A new disease nicknamed "The 'Gets'" (from "Forget") is ravaging humanity. Victims go from being forgetful to forgetting how to breathe in a matter of months. But through a series of events I'm not going to summarize, scientists discover that the cure for The Gets may exist at the deepest part of the ocean floor, in the Marianas Trench. So about a gazillion dollars goes into building an underwater science lab and an above-water support base. Three scientists go down. Things get weird. Communications fail. Underwater disturbances make it impossible to get back down to the station to investigate. One scientist comes up, dead and horribly mutilated.
So the authorities, at the request of a cryptic radio message from one of the two surviving scientists, round up his estranged brother, a divorced veterinarian whose only son disappeared without a trace a few years earlier. The vet doesn't know why his brother would have summoned him -- they haven't spoken in eight years and were never close to begin with. The brother down below is a super-genius (and a bit of a sociopath). Has their relationship changed? Are all great scientists in horror novels sociopaths?
Only one way to find out -- so down we go, eight miles down, to the Trieste underwater laboratory and the mysteries within and without.
As in The Troop, The Deep's strengths lie in fast-twitch plotting and an exuberantly hyper-caffeinated approach to the synthesis of its horror influences. Cutter doesn't invent new horrors, but he does throw so many old ones at the reader in sometimes strikingly odd combinations that the effect is often one of horror born of a startling novelty of contrast.
To cite one example, The Deep presents scenes of horrified claustrophobia that riff on antecedents such as John Carpenter's version of The Thing, Alien, and a host of other works that present isolated people under siege by Terrible Things. But in the midst of this, scenes reminiscent of Stephen King's "The Boogeyman" suddenly break out. And then we're plunged into a backstory of the abused childhoods of the vet and his brother. And then back to a new supernatural or science-fictional horror. And for the bulk of the novel, this sort of on-going juxtaposition of science-fictional, supernatural, and psychological horror actually works.
Unfortunately, the engine blows up with about 100 pages to go. The novel seems to lose sight of its above-water McGuffin, The Gets, which have never been fully developed as a threat to humanity. Indeed, the novel could have functioned quite well without The Gets, given how under-developed and under-shown this plague is. Cutter's synthetic horror cavalcade begins to replicate the content of his influences too closely, with a scene lifted almost verbatim from Carpenter's The Thing being just one example. There's also a lengthy bit involving mutated honeybees that's a weak riff on George R.R. Martin's "Sandkings." And a riff on a bit from Stephen King's "The Raft" that gets used once too often. A lovable dog also wears out its welcome.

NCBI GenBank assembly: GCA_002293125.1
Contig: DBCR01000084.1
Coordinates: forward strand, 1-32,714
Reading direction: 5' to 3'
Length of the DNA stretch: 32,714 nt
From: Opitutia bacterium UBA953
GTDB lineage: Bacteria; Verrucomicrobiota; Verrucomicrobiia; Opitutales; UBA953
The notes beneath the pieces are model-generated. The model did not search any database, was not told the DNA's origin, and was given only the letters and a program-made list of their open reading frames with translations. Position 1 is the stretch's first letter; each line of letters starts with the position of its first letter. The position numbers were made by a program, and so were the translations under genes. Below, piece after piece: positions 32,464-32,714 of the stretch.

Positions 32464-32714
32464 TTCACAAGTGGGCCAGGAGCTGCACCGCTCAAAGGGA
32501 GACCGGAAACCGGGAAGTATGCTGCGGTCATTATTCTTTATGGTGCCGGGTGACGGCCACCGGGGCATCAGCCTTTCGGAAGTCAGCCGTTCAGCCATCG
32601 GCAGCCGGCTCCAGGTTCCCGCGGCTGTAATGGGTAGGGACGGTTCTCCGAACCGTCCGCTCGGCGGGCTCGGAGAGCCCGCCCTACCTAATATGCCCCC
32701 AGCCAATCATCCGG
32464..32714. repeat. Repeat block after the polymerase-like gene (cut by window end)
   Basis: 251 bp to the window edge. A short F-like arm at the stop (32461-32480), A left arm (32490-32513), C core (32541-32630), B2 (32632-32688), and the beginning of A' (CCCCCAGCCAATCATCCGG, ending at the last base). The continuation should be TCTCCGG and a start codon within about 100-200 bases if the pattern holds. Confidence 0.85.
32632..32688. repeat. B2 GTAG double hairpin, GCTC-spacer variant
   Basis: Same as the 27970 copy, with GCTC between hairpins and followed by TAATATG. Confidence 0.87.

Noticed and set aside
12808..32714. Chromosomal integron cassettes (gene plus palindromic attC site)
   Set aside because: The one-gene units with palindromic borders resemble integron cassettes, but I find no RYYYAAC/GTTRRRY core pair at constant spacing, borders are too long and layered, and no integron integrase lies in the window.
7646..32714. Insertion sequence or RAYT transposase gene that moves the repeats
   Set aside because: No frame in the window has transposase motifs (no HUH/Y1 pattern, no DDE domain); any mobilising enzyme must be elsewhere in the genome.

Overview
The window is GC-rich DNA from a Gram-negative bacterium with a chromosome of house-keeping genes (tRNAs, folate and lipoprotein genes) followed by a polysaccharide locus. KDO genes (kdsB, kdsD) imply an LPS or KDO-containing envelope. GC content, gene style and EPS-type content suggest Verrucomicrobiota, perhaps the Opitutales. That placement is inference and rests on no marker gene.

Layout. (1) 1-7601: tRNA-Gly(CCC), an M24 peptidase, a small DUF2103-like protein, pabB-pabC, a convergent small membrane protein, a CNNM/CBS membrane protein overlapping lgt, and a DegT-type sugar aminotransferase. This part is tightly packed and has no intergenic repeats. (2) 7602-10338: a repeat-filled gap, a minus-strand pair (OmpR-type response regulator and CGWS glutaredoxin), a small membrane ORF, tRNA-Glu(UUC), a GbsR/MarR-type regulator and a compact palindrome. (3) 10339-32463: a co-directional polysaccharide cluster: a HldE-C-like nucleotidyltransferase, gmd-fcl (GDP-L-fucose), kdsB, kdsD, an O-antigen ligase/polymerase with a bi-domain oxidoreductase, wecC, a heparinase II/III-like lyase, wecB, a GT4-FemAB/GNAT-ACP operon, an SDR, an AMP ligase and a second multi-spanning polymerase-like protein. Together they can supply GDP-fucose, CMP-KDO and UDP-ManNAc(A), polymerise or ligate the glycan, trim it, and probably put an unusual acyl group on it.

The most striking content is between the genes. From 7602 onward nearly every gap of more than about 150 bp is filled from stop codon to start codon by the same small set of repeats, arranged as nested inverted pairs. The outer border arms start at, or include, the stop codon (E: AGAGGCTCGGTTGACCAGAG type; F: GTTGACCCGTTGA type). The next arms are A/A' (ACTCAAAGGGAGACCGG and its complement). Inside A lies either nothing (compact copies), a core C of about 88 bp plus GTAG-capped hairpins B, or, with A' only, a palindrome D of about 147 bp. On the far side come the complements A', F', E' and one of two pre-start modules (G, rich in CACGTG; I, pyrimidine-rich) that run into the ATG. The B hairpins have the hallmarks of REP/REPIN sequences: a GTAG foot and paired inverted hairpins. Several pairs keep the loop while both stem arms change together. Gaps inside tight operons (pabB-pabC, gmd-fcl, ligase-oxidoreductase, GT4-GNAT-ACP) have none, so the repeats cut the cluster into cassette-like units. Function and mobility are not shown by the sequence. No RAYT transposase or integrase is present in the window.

These failures might have been survivable had the last fifty pages not degenerated into Basil Exposition's Nude House of Wacky Body Horror. We finally learn the secrets of what has really been going on. Well, sort of. But we learn these things from anthropomorphized antagonists who cackle and snark like the bitchiest of Joss Whedon's bitchy Big Bads. We get a very, very old science-fictional and horror trope as an explanation for the horror's existence in the Marianas Trench. We get about 40 pages of Cutter doing a bad imitation of Laird Barron, one with neither menace nor wit but only a gushy, goopy tide of bodily atrocities. We get a damp squib of an ending. We get characters behaving as stupidly and helplessly as characters can act. The end.
Oh, for a couple of flame-throwers or a convenient nuclear bomb. They too would be borrowings, but they'd be welcome borrowings. Nuke the sight from orbit. Absolutely goddamned right.
Oh, well. The Deep really is a page-turner for 80% of its not-inconsiderable length. However, if you're one of those people who get annoyed by tiny, short little chapters in the manner of The Da Vinci Code or a novel meant for fourth-graders, steer clear. These are some of the shortest chapters you're ever going to encounter in a novel aimed at adults. Lightly recommended.
The Blair Witch Project Dossier by D.A. Stern and others (1999): As with the In Search of... style 'documentary' that promoted The Blair Witch Project on the SciFi and Space Channels when the movie came out in 1999, this book is better than the movie it promotes. The Blair Witch Project Dossier comprises fake newspaper articles, interview transcripts, historical records, photos, period illustrations, and hand-written letters and journals. It's old-school documentary horror of which Poe or Lovecraft might have approved.
There's real wit here, whether in a name-check of one of Lovecraft's creepy backwoods characters or in subtle and fascinating implications dotted throughout the historical portions of the text. These things suggest a horror much larger and older than that which we see in the movie. They also offer a context for the scenes in the house that makes the events of the movie seem even worse. However, no explanation is offered for why those two bozos are fishing in two inches of water. Recommended.